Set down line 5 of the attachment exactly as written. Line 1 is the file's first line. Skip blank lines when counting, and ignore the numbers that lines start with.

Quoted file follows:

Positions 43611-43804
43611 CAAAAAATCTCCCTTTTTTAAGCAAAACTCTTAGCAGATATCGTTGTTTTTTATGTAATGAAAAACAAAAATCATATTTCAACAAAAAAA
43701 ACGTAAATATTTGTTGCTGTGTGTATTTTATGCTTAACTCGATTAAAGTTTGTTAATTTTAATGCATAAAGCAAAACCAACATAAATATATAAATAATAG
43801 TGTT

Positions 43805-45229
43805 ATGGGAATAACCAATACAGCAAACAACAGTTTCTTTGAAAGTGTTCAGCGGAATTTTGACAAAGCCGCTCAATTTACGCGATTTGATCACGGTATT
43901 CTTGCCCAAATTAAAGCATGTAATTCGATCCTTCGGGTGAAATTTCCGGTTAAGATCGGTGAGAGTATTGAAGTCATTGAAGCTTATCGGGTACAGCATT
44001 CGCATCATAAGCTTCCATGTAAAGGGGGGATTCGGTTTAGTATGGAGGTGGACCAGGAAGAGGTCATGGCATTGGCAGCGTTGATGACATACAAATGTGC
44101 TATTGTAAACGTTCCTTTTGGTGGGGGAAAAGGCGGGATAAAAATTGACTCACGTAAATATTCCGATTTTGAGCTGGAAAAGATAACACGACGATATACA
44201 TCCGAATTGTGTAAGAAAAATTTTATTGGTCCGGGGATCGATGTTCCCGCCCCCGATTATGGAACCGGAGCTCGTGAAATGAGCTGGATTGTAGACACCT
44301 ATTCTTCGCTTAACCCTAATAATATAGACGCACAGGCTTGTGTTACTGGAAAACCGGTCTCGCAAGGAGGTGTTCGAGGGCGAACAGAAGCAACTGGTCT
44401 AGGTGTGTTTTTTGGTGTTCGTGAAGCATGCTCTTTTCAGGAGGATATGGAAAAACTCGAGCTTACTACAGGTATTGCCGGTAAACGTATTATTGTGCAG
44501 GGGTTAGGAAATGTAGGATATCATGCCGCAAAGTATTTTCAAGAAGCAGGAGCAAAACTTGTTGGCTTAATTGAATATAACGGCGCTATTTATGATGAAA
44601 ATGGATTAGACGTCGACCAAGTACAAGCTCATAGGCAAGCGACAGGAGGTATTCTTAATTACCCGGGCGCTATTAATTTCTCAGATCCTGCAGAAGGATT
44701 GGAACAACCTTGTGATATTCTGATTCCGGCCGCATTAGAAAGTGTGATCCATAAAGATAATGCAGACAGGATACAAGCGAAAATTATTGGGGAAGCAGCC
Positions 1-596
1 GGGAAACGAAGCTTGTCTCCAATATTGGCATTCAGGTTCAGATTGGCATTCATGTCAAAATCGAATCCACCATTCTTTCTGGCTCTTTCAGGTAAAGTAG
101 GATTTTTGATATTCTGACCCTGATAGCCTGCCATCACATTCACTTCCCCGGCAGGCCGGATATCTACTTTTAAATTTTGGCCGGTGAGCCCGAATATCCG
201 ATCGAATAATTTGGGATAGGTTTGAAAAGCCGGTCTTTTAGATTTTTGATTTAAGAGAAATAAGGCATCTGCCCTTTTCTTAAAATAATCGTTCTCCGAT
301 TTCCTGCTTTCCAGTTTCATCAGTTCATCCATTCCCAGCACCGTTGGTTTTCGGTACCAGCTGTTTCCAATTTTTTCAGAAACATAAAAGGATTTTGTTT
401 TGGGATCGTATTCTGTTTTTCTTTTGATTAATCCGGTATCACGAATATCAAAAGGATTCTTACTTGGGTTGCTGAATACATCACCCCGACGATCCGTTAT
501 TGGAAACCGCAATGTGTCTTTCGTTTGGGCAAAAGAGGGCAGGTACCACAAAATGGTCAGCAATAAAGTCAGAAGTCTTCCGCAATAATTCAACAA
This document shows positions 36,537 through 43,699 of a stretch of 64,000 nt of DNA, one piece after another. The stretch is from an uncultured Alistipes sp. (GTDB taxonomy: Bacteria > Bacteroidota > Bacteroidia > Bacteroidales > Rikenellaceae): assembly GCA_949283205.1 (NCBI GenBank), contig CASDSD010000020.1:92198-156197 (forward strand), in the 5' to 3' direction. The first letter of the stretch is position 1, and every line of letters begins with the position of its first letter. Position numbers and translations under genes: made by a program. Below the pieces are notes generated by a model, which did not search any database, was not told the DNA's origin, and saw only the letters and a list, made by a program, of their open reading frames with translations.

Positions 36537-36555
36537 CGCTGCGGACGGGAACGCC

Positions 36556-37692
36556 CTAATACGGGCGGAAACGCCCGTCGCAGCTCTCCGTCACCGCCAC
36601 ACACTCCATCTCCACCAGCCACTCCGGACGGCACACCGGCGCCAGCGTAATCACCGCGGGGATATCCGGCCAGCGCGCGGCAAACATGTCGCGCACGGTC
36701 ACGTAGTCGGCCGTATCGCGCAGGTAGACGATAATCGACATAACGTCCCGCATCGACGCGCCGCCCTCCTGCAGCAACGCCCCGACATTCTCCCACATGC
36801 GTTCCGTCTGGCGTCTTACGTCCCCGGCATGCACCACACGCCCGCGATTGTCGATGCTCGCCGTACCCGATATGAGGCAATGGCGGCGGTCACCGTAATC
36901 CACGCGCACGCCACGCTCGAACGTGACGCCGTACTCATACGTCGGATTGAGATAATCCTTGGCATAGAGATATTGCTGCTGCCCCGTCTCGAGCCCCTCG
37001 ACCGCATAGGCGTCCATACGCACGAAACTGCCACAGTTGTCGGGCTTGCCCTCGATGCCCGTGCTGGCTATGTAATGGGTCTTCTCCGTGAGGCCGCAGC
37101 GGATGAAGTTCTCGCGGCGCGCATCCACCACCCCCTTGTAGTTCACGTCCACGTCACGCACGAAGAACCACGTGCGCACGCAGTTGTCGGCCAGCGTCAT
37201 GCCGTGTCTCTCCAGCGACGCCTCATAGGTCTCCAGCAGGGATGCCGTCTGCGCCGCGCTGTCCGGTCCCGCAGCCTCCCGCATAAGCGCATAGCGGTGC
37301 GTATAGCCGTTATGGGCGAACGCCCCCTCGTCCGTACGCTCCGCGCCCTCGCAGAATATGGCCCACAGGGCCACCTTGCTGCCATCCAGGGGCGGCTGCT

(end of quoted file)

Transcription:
Positions 43805-45229